How to get to the Stadio Olimpico The stadium is located in the northern suburbs of the city, close to the river Tiber. It is not really close to any public transport and so be prepared for a bit of a walk. There are a couple of ways to get to the stadium on a match day. Either take the metro line A to Ottaviano and then get bus number 32, or take metro line B to Flaminio then catch tram 225. Both public transport options terminate just east of the bridge over the Tiber. From here it’s a 5-minute walk to the stadium. If you are in the city centre before the game then allow at least 30 minutes for either of these options. A taxi from Stazione Centrale would take around 20 minutes and cost €20.
For a more detailed overview of who plays where in Rome go to Footiemap.com.
How to get a ticket for the Stadio Olimpico In the 2005-2006 season new laws have been introduced to help fight violence in football stadiums. Tickets are supposed to be issued to named individuals, upon provision of address and ID. The application of these laws is causing a headache for everyone, and as we write most clubs still haven't organised their online ticket sales or published guidelines for purchase. Some interpretations mean you need to buy your ticket in advance (with no sales on matchday at the stadium) upon presentation of ID, address and maybe even an Italian tax code. This seems to us to discriminate more against the innocent (like the overseas fans who turn out in force for Italian fixtures), than the guilty. Overseas fans buying tickets online will have been used to providing their details anyway, but now it is likely that full details are required for each member of your party. If you can't buy tickets online before your trip, purchase them as soon as you arrive in Italy. Hotels can sometimes be good sources of advice. Make sure everyone in your group takes their ID (passports are best) with them when you collect your ticket, and to the football ground.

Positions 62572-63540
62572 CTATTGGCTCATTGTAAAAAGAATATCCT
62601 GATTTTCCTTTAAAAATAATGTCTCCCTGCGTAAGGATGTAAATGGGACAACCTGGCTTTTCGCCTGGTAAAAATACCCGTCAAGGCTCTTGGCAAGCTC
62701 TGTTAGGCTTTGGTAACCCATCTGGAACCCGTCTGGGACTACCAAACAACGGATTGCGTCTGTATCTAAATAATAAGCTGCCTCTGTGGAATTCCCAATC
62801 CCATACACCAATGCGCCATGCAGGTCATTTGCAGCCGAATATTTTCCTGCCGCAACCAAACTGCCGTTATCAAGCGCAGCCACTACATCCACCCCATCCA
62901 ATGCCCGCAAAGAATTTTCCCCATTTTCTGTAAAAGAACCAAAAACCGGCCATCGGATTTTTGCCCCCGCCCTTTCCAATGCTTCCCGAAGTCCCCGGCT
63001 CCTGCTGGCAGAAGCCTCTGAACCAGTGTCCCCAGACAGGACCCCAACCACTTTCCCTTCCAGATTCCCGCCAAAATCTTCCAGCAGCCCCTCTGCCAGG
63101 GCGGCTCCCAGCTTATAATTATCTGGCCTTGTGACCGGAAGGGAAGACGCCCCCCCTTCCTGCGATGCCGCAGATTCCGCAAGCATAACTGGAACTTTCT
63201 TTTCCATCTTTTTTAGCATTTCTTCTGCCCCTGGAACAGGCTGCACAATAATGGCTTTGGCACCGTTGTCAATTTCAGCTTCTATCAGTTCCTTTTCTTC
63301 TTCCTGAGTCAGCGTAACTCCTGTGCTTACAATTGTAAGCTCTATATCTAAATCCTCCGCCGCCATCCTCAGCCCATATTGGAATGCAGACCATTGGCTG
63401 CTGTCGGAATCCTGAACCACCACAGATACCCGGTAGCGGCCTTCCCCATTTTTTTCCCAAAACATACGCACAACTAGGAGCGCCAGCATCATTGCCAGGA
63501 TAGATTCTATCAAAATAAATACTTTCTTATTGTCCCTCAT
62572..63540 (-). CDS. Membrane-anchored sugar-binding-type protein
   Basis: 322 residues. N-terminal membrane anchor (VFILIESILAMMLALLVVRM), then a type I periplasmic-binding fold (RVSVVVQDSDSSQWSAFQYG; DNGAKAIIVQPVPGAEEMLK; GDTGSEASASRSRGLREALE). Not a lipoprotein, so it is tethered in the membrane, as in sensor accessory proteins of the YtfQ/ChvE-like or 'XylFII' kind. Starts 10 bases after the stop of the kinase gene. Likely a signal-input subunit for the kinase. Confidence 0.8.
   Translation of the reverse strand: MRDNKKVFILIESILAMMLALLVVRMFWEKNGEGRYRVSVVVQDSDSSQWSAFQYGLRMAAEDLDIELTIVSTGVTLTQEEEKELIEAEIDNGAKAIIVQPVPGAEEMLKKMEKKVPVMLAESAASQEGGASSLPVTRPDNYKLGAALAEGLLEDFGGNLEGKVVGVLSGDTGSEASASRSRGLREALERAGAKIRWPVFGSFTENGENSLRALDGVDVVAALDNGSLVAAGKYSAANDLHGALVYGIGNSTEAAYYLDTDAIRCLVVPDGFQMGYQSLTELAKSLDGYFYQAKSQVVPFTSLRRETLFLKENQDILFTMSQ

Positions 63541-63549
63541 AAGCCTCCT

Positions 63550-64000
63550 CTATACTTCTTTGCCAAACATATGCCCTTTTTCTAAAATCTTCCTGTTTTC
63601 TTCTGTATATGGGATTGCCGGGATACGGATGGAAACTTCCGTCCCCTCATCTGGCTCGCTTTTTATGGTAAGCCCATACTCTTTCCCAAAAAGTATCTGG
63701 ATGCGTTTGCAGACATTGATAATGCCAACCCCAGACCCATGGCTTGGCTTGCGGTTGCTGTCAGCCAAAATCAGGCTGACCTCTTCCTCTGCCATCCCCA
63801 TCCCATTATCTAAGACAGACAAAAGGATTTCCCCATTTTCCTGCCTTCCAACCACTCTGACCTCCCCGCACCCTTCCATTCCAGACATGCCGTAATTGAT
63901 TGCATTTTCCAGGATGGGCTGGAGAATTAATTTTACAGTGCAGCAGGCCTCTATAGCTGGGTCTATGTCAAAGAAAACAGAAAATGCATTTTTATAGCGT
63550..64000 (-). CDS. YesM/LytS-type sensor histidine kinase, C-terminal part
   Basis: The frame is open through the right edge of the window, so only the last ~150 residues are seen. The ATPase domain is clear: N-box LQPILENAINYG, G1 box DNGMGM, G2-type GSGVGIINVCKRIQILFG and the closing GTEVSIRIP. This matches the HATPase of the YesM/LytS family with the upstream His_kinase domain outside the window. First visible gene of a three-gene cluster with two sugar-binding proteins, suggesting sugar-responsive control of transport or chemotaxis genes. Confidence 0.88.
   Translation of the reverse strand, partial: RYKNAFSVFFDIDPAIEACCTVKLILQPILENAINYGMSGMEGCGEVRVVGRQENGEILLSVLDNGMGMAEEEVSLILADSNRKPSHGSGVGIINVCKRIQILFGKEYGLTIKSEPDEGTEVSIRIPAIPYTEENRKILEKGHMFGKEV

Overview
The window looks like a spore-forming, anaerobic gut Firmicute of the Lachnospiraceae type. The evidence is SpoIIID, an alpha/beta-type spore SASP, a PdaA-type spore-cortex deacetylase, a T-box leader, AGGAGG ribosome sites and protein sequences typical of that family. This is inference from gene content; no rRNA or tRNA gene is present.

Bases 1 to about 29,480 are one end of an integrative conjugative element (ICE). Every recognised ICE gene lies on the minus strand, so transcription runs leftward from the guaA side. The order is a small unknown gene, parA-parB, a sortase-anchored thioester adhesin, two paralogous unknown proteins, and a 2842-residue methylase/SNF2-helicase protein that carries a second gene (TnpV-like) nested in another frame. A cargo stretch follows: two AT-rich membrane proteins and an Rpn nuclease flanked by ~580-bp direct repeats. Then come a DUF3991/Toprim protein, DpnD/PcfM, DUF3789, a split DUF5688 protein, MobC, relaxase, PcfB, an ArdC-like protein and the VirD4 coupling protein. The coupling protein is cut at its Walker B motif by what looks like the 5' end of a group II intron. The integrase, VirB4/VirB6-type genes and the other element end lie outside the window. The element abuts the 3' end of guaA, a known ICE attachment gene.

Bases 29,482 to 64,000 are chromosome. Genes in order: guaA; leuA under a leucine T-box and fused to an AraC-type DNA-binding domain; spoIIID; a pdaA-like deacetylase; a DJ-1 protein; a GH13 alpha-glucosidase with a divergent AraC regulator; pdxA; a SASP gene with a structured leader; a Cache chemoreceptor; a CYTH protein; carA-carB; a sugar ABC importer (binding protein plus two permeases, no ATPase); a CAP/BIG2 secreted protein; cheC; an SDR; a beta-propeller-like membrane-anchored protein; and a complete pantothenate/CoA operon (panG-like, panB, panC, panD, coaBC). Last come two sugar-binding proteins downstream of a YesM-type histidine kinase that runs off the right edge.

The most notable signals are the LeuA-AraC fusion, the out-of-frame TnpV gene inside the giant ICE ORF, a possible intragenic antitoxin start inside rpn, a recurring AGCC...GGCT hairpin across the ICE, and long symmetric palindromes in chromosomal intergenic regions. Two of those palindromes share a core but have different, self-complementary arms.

Tickets for a vast majority of games are available right up until 24 hours before kick off from the ticket windows dotted around the stadium. The only exceptions to this are the derby matches, and the games versus Juventus (although you won’t have to worry about these for a least a season or two). For games like these you will need to get your tickets either online from the club’s websites (Lazio’s are available from http://www.listicket.it and AS Roma’s from http://www.asromacalcio.it) or go to their respective shops in Piazza Colonna 360 (AS Roma) or Via Farini 34(Lazio).
As with most grounds in Italy, ticket prices range considerably. In the case of the Stadio Olimpico, the cheapest seats are in the Curva Sud and Distinti stands which are €14, whilst you will pay €60 for a place in the Tribuna Monte Mario Sud or Nord. A good bet for the neutrals is in the Tribuna Tevere, which start from €30. The Lazio Tifosi fans occupy the Curva Nord, and the Roma Fans the Curva Sud. The site http://www.footballinrome.co.uk has some excellent up to date information on the matches and ticket availability.
Around the Stadio Olimpico The whole area around the stadium was redeveloped for the 1960 Olympic games and has some fantastic public spaces, such as the Sculpture gardens and the cycling track. On a match day then the whole area around the stadium fills with food vendors and merchandise stalls. There are very few places though to sit down and eat. Be careful after a game that you don’t wander onto the roads – the scene close to the stadium resembles a massive racetrack with thousands of Romans racing away on their scooters. There is normally a high police presence as well for most games – especially the derby matches.
Rome’s main airport is more commonly referred to as Fiumicino and is located on the coast around 30km south west of the city. The main advantage of flying here rather than Ciampino is that the airport is connected to the city centre by an express train service that runs to the central station every 30 minutes with a journey time of 25 minutes. The journey will cost €9 one way. The following airlines currently fly into Fiumicino.
Air One – London City Alitalia – London Heathrow British Airways – London Gatwick and Heathrow BA Connect – Birmingham and Manchester
Ciampino airport was the main airport for the city right up until 1960 when Fiumicino opened. It is still used as a military airport but really opened its doors to civilian flights from the UK when Go, the airline that was taken over by Easyjet, flew here on their maiden flight. The airport is served by a number of bus companies who run services to the central station in around 40 minutes depending on traffic. Most of them cost €8 one-way or €13.50 return. There is also a local bus that runs regularly to Anagnina metro station for €1 where you can then take the train into the city. A taxi would cost over €40 due to the heavy traffic on this route into the city. The following airlines use Ciampino on a daily basis.
Easyjet – Bristol, East Midlands, London Gatwick and Newcastle Ryanair – East Midlands, Glasgow-Prestwick, Liverpool, London Stansted, and London Luton